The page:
66 xerampelinus died when ambient temperatures were lowered to 0 5 C (Hill and Hooper 1971). Despite small sam ple sizes, the data indicates that S. teguina is a more able to acclimate to a wider range of ambient temperatures. In concert with our study, we infer that S. xerampelinus is relegated to cold summits, whereas S. teguina is less sensitive to prevailing ab iotic conditions and can inhabit cooler environments in the absence of dominant competitors. Interference competition is a predominant mechanism mediating interspecific interactions among small mammals, especially insectivores ( Grant 1972; Dickman 1991; R ychlik and Zwolak 2006). In many communities, ecologically similar species maximize foraging efficiency by exploiting similar prey items and dominance status is dictated by body size (Morse 1974; Dickman 1991; Martin and Martin 2001b). Smaller subordinate species tolerate interspecific interference because the benefits of gaining temporary access to resource rich microenvironments outweigh the costs of vigilance and evasion. In contrast, the cost of interference to larger dominant species is low compared to the benefits of exclusive access to prey rich microenvironments (Chappell 1978; Dickman 1991). Consequently, smaller bodied species are aggressively repelled by larger bodied congeners and show rapid competitive release upon their removal (Dickman 1986a, b, 1988). In our system, the larger S. xerampelinus feeds primarily on nutrient rich larval insects, whereas S. teguina includes a greater proportion of seed, berries, and fibrous plant materials (Hooper and Carleton 1976). S. xerampelinus is also behavior ally dominant, as demonstrated by more aggression and shorter latencies to attack in interspecific trials. Moreover, subordinate S. teguina exhibited rapid colonization into S. xerampelinus removal plots, whereas S. xerampelinus showed no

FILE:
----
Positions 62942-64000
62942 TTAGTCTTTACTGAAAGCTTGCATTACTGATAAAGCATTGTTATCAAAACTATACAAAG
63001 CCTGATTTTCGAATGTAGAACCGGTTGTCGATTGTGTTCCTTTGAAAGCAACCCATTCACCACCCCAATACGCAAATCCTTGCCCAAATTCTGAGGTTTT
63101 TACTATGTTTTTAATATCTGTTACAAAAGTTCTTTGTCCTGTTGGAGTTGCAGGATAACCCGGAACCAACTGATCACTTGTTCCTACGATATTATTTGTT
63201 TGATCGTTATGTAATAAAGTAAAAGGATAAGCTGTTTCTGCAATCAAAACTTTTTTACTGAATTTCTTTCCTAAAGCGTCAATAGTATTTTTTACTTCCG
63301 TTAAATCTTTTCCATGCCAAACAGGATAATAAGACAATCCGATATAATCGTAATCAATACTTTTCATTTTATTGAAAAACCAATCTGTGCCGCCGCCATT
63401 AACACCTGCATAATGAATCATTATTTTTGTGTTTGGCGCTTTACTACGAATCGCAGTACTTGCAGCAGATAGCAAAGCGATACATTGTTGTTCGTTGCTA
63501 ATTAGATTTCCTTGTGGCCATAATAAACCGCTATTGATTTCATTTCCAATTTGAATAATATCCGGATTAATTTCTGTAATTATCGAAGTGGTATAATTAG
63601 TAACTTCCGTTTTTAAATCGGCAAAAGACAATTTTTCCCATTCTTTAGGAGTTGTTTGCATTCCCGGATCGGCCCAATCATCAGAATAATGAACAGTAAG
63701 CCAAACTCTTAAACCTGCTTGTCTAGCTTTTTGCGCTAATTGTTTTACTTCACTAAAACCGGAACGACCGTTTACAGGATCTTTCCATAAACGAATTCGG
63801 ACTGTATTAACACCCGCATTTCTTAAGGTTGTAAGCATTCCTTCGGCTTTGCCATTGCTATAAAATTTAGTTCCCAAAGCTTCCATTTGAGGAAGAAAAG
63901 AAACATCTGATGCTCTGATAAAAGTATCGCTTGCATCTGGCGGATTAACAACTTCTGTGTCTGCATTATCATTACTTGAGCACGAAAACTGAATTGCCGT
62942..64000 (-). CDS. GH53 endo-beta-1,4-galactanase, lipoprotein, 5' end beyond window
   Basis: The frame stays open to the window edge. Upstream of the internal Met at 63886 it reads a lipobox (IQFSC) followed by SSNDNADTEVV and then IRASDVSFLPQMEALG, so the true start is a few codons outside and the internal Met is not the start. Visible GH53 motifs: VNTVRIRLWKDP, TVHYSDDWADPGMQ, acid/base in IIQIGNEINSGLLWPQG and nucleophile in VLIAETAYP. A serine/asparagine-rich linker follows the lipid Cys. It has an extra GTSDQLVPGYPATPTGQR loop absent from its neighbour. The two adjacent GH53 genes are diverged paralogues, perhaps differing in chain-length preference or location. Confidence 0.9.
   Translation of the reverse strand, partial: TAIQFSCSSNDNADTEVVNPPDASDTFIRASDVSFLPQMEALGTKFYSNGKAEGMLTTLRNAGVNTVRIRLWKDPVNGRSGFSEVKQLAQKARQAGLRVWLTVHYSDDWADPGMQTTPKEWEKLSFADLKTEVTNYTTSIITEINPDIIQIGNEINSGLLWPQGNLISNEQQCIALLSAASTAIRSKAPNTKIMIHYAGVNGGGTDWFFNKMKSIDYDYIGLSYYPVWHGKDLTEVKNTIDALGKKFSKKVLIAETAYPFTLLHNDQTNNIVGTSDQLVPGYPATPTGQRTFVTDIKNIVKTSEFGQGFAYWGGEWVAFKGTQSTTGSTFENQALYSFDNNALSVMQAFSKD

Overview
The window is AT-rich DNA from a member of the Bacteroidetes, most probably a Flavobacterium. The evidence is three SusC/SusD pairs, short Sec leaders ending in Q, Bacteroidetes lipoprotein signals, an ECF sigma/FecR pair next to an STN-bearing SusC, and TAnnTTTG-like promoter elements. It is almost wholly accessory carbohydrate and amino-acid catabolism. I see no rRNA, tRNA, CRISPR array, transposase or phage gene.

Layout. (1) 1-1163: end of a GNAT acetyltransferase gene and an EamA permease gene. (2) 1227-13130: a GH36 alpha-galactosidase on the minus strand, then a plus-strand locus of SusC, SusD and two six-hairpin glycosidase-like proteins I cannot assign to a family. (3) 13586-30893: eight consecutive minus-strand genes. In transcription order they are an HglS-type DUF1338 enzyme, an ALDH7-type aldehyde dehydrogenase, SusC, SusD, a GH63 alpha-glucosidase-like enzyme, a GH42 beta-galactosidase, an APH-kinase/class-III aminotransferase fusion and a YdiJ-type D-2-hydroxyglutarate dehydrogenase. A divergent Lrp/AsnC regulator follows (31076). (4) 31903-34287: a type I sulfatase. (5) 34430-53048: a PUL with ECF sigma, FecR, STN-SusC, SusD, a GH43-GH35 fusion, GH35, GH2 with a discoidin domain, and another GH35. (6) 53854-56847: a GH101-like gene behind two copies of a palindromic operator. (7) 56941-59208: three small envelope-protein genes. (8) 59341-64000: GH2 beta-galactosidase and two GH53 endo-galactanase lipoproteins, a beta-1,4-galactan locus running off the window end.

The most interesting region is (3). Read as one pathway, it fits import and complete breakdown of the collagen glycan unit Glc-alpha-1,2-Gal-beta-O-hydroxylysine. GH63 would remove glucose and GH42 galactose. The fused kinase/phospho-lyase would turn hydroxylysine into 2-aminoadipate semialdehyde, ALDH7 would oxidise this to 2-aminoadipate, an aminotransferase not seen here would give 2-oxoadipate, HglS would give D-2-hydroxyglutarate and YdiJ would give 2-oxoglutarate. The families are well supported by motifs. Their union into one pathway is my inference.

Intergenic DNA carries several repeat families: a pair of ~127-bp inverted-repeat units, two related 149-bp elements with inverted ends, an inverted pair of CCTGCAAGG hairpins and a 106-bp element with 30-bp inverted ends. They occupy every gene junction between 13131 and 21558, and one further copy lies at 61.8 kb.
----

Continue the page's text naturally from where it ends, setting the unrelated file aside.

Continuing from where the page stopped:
67 response to S. te guina removal. Such asymmetric interactions suggest that S. teguina is from S. xerampelinus presumably for access to resource rich microenvironments. Size dependent interspecific dominance i s prevalent in other taxa and may be a common biotic mechanism mediating geog raphic range limits (Morse 1974; Persson 1985; Glazier and Eckert 2002). Our findings mirror a widespread phenomenon in biology reflecting asymmetric patterns of interspecific dom inance relative to physiological tolerance, especially among closely related species that segregate along environmental gradients (e.g. barnacles: Connell 1961; birds: Martin and Martin 2001a; bees: Bowers 1985; chipmunks: Heller 1971, Chappell 1978; crayf ish: Bovbjerg 1970; fish: Hixon 1980; salamanders: Jaeger 1971 a, b: Griffis and Jaeger 1998 ). Dominant species are often unable to live in areas occupied by subordinate species, whereas subordinate species can thrive in a variety of habitats but are exclud ed from areas occupied by dominant species (Morse 1974). In small mammals, this pattern is associated with species differences in geographic range size and degree of specialization ( Glazier and Eckert 2002). Dominant species tend to have restricted geograp hic ranges and evolve in stable environments that favor ecological specialization, which in turn may select for higher aggression to defend narrow niches from invasion by generalists (Miller 1967; Morse 1974; Colwell and Fuentes 1975; Glazier 1980 ). Unders tanding the ubiquity of this pattern will be important in the attempt to model species responses to atmospheric warming. For example, rising temperatures are predicted to force montane species upward to eventual extinction, placing tropical mountaintop org anisms at high risk (Colwell et al. 2008; Lenoir et al.